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Susan Hall
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In The Washington Post's section on management in government, The Federal Coach, Tom Fox of the Partnership for Public Service lists his top 10 books for federal leaders.


They include "Drive: The Surprising Truth About What Motivates Us," by Daniel Pink, whom he had interviewed earlier. Pink gave some interesting ideas about giving workers more autonomy, something buttoned-up government agencies could learn from.


My frustration with Fox's list, however, is that there are no links from the book titles to sites with more information about them. It's basically just a list. Our Knowledge Network here at IT Business Edge, meanwhile, carries not only a wealth of useful advice, templates and checklists for IT professionals, but also book excerpts. They're usually a full chapter, so you can determine whether to seek out the full tome. Among the titles we've published this year:


  • "8 Things We Hate About IT" by Susan Cramm. Although it seems ludicrous to imagine a meeting with an investment broker that doesn't include a discussion of realized returns, this happens every day in IT prioritization meetings. This is Chapter 4, "You Need Funding, and IT Needs Returns."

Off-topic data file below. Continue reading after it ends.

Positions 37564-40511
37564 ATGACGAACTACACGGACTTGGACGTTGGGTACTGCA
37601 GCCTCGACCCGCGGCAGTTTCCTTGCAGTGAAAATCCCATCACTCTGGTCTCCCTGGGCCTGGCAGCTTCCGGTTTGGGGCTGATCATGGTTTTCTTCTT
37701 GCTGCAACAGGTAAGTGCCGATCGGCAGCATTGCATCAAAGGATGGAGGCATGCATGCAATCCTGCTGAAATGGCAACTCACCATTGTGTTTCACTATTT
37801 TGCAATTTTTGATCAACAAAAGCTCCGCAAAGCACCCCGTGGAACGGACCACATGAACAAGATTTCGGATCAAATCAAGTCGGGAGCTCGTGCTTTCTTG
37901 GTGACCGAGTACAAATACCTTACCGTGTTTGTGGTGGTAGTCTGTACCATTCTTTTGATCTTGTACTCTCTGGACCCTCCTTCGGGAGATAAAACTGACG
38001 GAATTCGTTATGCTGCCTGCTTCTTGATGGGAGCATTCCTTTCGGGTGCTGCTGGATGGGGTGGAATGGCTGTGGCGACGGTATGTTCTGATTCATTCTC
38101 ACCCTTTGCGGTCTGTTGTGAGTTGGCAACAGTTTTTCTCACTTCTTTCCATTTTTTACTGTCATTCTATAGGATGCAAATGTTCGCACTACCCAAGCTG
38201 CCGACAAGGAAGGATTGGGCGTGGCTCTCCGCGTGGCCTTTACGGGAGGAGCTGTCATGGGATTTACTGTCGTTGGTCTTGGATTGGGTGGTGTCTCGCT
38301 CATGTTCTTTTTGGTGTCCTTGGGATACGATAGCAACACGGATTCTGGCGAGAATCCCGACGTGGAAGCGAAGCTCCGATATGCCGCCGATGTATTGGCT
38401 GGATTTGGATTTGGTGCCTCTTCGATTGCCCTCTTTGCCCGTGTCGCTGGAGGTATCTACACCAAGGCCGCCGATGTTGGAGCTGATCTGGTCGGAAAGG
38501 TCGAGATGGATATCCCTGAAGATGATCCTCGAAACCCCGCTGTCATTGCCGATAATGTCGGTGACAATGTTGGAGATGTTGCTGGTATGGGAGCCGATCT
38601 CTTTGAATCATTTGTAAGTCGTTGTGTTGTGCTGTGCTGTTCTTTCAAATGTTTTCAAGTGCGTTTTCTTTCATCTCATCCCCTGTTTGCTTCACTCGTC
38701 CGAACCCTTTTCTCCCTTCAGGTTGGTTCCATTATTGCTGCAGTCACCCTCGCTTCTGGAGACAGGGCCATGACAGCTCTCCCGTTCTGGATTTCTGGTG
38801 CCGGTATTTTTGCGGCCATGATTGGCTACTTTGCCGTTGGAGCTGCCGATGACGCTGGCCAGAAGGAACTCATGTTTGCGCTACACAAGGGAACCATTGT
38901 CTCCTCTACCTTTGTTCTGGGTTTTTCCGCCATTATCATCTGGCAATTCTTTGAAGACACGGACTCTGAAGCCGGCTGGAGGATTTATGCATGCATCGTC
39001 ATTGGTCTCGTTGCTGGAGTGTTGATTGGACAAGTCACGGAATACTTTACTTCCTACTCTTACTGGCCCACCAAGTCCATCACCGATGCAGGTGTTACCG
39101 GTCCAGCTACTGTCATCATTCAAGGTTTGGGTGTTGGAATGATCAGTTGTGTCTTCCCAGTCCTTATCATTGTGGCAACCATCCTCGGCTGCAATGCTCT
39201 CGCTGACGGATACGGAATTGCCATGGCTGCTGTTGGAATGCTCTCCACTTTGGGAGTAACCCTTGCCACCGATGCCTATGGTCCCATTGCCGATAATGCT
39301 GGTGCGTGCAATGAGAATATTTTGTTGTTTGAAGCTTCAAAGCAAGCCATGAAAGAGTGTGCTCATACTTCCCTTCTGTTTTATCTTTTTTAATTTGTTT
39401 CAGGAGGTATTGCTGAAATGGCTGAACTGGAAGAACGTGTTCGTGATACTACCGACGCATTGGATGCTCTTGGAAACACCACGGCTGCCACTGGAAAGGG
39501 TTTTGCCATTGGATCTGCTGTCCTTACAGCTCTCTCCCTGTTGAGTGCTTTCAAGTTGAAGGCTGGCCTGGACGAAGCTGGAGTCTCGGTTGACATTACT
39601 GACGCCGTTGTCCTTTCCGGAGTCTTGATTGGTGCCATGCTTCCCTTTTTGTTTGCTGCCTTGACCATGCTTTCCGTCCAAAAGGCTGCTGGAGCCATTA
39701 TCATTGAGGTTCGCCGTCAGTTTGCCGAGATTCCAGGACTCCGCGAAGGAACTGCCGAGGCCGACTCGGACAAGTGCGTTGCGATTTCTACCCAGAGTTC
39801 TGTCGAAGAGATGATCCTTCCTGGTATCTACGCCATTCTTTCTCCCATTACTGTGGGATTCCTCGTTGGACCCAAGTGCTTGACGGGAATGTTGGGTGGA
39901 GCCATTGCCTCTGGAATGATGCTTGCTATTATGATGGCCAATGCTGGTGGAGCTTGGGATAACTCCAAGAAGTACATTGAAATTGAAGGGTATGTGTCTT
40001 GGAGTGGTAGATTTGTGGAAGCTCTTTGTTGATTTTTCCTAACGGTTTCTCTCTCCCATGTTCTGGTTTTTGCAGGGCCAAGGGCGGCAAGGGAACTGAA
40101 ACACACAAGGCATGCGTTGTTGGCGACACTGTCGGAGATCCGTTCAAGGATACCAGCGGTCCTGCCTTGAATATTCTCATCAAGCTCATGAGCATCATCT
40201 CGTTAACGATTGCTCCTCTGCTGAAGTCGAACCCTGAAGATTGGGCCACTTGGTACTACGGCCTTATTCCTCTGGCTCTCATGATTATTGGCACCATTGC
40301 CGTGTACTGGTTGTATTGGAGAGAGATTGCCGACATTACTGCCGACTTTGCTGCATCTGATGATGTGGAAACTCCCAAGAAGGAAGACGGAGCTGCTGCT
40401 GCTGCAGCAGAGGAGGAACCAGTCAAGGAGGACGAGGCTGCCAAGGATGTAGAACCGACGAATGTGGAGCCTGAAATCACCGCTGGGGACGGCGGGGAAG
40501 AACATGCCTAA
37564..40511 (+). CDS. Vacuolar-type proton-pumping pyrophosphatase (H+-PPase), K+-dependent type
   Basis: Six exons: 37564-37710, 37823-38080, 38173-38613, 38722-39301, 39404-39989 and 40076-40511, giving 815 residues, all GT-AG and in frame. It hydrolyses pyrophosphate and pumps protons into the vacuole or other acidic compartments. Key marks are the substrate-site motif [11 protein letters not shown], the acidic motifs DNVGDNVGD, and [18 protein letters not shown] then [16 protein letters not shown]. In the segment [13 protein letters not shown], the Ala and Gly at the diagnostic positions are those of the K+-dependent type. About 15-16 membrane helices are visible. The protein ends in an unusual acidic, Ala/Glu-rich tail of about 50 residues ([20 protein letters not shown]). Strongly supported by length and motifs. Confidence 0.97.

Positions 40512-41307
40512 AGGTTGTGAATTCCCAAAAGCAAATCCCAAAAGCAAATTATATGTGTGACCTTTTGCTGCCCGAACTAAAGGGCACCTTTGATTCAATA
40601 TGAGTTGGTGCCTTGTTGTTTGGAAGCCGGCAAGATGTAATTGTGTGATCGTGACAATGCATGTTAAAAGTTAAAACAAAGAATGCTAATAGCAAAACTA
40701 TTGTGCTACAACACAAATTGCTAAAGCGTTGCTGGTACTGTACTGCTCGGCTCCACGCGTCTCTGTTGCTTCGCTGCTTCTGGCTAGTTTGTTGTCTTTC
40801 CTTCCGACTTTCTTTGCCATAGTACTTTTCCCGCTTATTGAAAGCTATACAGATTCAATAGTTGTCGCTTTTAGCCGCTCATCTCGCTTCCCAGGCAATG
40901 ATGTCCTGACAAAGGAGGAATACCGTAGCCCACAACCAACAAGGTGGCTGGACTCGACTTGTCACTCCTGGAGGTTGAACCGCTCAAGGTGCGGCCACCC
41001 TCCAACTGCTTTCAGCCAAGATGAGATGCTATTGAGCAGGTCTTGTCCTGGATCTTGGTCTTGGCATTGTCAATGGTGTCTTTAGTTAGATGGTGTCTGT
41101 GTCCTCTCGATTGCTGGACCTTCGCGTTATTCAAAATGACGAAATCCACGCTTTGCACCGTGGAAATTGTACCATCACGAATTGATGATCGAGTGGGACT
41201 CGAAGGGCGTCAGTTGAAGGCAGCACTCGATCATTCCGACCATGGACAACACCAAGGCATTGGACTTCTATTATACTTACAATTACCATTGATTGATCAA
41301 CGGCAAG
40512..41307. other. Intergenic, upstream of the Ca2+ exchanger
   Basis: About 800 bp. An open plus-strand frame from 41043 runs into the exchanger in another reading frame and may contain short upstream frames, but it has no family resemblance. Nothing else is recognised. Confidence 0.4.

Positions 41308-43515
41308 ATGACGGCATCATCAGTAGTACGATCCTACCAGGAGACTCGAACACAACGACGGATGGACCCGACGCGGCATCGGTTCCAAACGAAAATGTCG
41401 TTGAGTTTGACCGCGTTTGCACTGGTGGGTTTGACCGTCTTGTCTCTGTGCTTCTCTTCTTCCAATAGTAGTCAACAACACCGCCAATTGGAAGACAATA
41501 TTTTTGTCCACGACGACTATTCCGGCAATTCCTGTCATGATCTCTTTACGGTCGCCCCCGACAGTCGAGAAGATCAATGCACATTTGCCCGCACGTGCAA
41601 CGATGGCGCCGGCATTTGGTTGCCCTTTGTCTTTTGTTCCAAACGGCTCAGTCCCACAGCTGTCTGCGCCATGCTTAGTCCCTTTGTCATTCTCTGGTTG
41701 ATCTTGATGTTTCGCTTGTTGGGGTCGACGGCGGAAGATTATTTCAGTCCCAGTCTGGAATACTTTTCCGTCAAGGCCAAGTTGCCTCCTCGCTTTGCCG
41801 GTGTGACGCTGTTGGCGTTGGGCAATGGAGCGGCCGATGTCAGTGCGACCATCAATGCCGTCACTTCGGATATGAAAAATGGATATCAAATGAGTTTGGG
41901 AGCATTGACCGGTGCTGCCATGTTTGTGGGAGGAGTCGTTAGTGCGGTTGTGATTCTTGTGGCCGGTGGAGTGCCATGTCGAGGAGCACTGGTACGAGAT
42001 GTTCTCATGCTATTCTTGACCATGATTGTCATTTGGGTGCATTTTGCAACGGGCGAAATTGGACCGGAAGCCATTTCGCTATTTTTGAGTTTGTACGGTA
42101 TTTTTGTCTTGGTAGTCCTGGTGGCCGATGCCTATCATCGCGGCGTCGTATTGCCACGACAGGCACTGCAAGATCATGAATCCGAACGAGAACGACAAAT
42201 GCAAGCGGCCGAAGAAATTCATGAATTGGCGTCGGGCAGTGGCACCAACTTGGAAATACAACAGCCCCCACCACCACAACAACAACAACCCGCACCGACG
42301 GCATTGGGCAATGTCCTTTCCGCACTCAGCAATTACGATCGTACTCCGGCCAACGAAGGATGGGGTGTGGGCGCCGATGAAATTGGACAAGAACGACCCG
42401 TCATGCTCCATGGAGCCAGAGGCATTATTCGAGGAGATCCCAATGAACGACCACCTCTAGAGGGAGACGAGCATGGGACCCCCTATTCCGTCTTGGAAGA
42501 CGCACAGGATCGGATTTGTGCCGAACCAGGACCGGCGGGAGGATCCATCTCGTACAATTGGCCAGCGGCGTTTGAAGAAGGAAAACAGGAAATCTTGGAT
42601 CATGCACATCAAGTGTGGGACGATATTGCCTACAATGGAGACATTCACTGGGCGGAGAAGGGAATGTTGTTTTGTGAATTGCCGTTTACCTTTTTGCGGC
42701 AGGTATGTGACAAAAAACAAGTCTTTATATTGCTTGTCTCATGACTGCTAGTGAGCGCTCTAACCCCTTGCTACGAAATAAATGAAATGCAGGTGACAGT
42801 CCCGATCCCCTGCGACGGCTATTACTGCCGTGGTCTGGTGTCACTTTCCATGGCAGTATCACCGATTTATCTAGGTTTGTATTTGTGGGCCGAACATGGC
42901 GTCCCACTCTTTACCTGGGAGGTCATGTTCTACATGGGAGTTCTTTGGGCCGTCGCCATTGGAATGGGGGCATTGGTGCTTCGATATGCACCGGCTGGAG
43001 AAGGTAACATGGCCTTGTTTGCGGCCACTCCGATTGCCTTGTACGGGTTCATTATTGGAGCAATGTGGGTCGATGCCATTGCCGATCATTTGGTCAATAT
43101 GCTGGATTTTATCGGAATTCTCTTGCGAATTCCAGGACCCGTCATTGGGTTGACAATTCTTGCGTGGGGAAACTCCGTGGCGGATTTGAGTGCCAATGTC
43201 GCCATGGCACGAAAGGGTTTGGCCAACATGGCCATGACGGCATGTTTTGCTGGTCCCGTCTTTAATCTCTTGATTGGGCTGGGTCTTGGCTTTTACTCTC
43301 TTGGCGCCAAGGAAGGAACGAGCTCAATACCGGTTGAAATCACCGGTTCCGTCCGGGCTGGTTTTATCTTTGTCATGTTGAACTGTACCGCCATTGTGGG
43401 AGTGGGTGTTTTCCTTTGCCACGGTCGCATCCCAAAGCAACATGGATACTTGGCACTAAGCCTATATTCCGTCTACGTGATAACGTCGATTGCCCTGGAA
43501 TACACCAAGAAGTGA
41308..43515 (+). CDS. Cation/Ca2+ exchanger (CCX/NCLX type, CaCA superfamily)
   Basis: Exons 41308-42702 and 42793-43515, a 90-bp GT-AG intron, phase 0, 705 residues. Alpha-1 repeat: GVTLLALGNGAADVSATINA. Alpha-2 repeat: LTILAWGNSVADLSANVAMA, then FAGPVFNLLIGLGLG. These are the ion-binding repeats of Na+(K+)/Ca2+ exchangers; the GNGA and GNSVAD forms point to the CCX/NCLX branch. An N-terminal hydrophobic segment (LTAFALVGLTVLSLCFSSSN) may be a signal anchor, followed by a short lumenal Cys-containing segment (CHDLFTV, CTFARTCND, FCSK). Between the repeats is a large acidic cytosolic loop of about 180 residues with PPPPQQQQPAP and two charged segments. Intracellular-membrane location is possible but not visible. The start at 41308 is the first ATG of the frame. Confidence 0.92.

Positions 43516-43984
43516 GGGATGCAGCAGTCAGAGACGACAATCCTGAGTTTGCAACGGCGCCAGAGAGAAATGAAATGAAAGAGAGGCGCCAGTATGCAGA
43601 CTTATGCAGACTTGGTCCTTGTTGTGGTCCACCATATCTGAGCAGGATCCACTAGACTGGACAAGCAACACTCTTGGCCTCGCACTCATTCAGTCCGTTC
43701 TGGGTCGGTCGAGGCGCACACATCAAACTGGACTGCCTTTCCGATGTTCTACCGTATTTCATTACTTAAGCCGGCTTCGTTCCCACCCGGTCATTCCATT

• "Mastering the Unpredictable" by Keith D. Swenson. Featuring contributions by several business process management experts, it covers the problems associated with managing unstructured business processes and discusses how adaptive case management can help solve them.
  • "How to Get Fired!" by former high-school English teacher and stand-up comedian Jeff Havens. I'd probably have no trouble in that regard, but Havens' advice is meant to help you actually stay employed. This excerpt comes from the first section, entitled "Fake Your Resume."


There's also a plethora of excerpts on doing any IT-related task better, including cloud management, SOA, Six Sigma and a whole raft of titles from the

"Dummies" series. It's free advice to bolster your career. Taking advantage of it would be a smart move.

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